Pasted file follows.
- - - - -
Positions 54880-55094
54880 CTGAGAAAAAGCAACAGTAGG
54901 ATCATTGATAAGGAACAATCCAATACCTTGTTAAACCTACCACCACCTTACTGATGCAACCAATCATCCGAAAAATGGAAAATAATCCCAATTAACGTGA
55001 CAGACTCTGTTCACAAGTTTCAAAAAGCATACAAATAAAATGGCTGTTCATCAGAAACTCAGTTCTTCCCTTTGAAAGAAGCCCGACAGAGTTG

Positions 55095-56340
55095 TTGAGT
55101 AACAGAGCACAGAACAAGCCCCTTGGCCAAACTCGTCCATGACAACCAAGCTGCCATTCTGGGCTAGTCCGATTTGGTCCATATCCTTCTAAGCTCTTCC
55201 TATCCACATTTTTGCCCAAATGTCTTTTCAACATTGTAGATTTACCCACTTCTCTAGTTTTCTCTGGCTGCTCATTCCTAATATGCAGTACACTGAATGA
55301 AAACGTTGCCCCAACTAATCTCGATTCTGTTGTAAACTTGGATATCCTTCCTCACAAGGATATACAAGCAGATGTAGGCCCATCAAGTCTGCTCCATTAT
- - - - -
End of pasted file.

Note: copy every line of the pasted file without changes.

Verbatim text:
Positions 54880-55094
54880 CTGAGAAAAAGCAACAGTAGG
54901 ATCATTGATAAGGAACAATCCAATACCTTGTTAAACCTACCACCACCTTACTGATGCAACCAATCATCCGAAAAATGGAAAATAATCCCAATTAACGTGA
55001 CAGACTCTGTTCACAAGTTTCAAAAAGCATACAAATAAAATGGCTGTTCATCAGAAACTCAGTTCTTCCCTTTGAAAGAAGCCCGACAGAGTTG

Positions 55095-56340
55095 TTGAGT
55101 AACAGAGCACAGAACAAGCCCCTTGGCCAAACTCGTCCATGACAACCAAGCTGCCATTCTGGGCTAGTCCGATTTGGTCCATATCCTTCTAAGCTCTTCC
55201 TATCCACATTTTTGCCCAAATGTCTTTTCAACATTGTAGATTTACCCACTTCTCTAGTTTTCTCTGGCTGCTCATTCCTAATATGCAGTACACTGAATGA
55301 AAACGTTGCCCCAACTAATCTCGATTCTGTTGTAAACTTGGATATCCTTCCTCACAAGGATATACAAGCAGATGTAGGCCCATCAAGTCTGCTCCATTAT